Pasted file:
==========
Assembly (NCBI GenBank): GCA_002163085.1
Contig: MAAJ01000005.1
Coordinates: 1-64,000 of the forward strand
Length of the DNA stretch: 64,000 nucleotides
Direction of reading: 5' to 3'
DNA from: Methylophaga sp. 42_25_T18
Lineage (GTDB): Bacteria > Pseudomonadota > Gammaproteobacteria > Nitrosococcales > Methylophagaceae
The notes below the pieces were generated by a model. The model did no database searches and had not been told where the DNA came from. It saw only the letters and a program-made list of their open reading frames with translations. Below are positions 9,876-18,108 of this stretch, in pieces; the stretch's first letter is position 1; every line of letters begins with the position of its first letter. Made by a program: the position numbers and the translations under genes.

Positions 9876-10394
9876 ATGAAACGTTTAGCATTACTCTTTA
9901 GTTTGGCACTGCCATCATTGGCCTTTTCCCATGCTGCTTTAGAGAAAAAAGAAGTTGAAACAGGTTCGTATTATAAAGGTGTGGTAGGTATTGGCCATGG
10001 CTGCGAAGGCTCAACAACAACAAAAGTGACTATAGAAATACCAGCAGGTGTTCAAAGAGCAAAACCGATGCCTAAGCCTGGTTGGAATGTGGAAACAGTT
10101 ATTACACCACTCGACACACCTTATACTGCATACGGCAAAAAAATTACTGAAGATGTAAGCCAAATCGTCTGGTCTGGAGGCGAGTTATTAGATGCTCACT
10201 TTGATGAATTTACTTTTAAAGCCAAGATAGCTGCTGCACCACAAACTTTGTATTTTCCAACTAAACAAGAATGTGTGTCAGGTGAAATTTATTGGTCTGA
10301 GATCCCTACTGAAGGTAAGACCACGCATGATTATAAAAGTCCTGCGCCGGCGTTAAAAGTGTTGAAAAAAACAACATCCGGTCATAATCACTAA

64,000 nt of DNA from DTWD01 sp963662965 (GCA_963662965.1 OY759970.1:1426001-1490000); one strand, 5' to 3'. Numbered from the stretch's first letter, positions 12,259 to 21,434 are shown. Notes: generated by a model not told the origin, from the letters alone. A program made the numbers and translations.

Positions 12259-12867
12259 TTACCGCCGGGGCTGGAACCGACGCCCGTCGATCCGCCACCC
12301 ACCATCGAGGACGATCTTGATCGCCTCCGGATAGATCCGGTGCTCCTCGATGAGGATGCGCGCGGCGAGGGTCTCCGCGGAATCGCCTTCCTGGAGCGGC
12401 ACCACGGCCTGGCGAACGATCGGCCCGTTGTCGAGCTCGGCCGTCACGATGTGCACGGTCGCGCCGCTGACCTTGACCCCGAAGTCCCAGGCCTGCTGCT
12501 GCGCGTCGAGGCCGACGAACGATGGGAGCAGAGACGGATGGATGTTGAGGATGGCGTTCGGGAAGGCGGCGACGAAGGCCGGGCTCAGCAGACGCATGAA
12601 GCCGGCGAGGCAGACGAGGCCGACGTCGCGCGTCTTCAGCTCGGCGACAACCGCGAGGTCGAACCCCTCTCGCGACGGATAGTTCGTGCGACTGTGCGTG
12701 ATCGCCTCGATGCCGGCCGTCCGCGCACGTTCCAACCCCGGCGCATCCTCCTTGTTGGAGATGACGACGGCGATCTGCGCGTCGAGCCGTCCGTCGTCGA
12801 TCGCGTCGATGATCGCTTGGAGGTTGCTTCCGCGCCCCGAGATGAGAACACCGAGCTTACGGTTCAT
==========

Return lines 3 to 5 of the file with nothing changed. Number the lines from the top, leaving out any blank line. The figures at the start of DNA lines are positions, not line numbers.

Coordinates: 1-64,000 of the forward strand
Length of the DNA stretch: 64,000 nucleotides
Direction of reading: 5' to 3'